September was a great month for Friends of Kijabe.

5 KCHS students funded; a check in the mail for Bob’s Pediatric EM fellowship; a vital and quite expensive tissue processor purchased; a follow-up visit from pastor Hellmers to check on the surgical NICU project; needy patients able to return home. . .

$35,000 donated in one month. Wow!

$120,000 for Kijabe Hospital projects and patients given since June!


However, I was talking to a good friend about this, and he asked an insightful question: “Is the amount raised your metric for success?”

Not personally. Measuring success by numbers alone is a bit like measuring self-worth by facebook likes – not a great plan. Numbers will rise and fall by season, by campaign, by need, by market conditions, even by the day of the week an email arrives in an inbox. Numbers tell a story, but not the whole story.

What excites me much more is the heart and motive behind the gifts – the reason why you give. A note of blessing can mean as much as the gift itself.

Here’s some examples, hope they are as inspiring to you as they are to me:

“My brother passed away in February and since I am the only living sibling, we were blessed with some extra funds and it has been fun to distribute some of this blessing to various ministries we know about and would like to support.”

“While at Kijabe, I remember how low the (Needy Children’s) fund would run low and we would have to wait for money to come in. Always wanted to do this but wasn’t sure how. Thank you for Friends of Kijabe. The Lord bless you guys.”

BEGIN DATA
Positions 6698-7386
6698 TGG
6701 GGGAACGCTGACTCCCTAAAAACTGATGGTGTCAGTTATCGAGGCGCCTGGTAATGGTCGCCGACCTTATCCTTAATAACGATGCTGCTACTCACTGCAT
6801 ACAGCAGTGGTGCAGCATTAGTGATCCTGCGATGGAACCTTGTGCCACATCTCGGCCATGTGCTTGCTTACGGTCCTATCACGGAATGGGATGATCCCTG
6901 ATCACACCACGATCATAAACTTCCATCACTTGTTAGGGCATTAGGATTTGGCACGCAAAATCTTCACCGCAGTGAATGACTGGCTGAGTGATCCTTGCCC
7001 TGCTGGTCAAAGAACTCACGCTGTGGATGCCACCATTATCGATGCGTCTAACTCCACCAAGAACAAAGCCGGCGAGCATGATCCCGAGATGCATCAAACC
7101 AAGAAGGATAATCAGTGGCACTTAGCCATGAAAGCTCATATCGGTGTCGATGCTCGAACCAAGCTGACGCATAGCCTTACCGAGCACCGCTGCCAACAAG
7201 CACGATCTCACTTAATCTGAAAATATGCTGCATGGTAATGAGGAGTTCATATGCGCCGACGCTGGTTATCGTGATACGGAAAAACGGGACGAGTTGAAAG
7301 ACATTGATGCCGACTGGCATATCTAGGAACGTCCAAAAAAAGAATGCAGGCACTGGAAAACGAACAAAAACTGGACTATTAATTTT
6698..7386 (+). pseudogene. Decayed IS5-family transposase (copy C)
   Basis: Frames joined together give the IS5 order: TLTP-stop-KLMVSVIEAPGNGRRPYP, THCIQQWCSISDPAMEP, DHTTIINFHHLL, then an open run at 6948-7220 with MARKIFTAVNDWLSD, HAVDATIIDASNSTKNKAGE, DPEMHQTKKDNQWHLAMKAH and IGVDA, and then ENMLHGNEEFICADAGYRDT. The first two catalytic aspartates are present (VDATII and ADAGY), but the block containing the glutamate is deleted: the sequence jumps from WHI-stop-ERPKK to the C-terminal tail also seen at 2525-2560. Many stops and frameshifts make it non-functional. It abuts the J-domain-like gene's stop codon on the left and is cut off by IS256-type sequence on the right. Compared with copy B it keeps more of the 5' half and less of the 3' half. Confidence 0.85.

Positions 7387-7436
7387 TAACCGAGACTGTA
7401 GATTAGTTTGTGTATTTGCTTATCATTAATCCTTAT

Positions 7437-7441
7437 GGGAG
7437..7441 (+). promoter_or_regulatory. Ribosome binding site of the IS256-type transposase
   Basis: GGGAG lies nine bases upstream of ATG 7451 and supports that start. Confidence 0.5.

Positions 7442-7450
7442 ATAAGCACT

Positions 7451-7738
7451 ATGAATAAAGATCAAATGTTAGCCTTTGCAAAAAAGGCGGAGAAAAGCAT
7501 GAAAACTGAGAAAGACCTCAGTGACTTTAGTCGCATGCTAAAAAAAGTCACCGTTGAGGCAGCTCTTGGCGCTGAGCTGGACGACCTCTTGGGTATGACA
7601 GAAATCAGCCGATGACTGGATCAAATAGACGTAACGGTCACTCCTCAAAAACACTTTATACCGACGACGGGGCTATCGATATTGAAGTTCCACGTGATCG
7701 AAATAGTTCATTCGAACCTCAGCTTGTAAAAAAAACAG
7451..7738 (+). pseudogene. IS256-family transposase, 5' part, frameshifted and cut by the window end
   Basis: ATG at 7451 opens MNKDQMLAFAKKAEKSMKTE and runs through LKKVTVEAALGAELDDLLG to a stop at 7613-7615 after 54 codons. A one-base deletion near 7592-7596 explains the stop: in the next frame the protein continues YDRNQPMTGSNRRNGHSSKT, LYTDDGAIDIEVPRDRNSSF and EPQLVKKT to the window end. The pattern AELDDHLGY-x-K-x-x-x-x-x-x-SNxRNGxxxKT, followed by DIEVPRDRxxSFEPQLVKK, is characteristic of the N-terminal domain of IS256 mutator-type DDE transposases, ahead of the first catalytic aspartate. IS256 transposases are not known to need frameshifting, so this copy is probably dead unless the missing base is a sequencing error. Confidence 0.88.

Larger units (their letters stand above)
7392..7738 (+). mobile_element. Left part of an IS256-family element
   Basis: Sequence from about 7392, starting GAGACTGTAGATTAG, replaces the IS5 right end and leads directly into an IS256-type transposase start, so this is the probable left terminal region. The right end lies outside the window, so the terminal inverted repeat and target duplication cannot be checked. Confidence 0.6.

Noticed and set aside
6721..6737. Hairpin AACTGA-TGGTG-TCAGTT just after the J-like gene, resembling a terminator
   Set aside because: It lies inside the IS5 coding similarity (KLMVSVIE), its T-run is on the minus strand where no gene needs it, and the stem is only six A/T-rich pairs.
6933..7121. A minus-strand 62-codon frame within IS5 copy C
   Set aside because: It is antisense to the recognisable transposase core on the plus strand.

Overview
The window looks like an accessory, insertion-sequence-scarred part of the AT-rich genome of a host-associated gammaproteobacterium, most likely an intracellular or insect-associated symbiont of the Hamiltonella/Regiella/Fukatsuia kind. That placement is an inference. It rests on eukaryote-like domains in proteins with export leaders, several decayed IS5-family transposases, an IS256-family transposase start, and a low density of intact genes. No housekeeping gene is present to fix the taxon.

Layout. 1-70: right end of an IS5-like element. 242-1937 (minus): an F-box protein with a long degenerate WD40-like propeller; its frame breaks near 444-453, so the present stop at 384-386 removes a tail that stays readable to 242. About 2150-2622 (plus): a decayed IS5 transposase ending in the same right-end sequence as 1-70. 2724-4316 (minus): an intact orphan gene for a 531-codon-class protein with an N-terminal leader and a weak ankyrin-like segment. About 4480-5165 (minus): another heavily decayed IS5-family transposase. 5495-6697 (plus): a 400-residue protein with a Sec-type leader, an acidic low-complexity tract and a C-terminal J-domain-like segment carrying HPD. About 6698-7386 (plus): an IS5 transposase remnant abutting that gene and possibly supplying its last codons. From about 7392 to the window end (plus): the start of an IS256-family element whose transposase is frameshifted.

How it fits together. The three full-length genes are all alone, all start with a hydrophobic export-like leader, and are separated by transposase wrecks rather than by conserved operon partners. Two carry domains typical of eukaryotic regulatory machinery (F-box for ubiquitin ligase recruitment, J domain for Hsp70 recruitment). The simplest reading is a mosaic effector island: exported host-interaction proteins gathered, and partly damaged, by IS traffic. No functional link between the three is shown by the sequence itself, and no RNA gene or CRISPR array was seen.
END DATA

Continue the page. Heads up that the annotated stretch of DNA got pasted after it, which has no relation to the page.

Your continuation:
“God is so good… we’re thankful, honored, inspired to be part of what you and the team are doing in Kijabe.”

“Tell the lab that we love them and think of them often. We pray God will continue to bless and enrich their lives for their faithfulness to His calling. I long to see them and rejoice in God with them. They are beautiful people and I so love them.”

Simply beautiful.

I am convinced that out of all measures of success, love is the best metric.

Pediatrics and Maternity Teambuilding
Several of the thirty children in our always-full newborn nursery/ICU.
Dr. Lee Demeester on his 19th trip to work in the Kijabe pathology department.
Boaz, one of the KCHS students whose loans are now fully funded!
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